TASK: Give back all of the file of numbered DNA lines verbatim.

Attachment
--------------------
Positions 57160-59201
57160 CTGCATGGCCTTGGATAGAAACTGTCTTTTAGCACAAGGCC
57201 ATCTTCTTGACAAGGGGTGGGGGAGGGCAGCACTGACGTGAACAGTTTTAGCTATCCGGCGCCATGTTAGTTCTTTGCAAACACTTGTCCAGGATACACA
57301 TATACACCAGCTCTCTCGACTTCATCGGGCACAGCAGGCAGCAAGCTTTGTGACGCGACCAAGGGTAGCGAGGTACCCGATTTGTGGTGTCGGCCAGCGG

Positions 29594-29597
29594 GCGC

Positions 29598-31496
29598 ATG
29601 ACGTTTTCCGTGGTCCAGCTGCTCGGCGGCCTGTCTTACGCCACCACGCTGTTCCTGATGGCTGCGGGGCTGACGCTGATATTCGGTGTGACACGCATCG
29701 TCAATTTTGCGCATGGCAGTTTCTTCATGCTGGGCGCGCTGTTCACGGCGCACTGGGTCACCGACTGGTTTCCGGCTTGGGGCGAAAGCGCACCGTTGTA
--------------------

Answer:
Positions 57160-59201
57160 CTGCATGGCCTTGGATAGAAACTGTCTTTTAGCACAAGGCC
57201 ATCTTCTTGACAAGGGGTGGGGGAGGGCAGCACTGACGTGAACAGTTTTAGCTATCCGGCGCCATGTTAGTTCTTTGCAAACACTTGTCCAGGATACACA
57301 TATACACCAGCTCTCTCGACTTCATCGGGCACAGCAGGCAGCAAGCTTTGTGACGCGACCAAGGGTAGCGAGGTACCCGATTTGTGGTGTCGGCCAGCGG

Positions 29594-29597
29594 GCGC

Positions 29598-31496
29598 ATG
29601 ACGTTTTCCGTGGTCCAGCTGCTCGGCGGCCTGTCTTACGCCACCACGCTGTTCCTGATGGCTGCGGGGCTGACGCTGATATTCGGTGTGACACGCATCG
29701 TCAATTTTGCGCATGGCAGTTTCTTCATGCTGGGCGCGCTGTTCACGGCGCACTGGGTCACCGACTGGTTTCCGGCTTGGGGCGAAAGCGCACCGTTGTA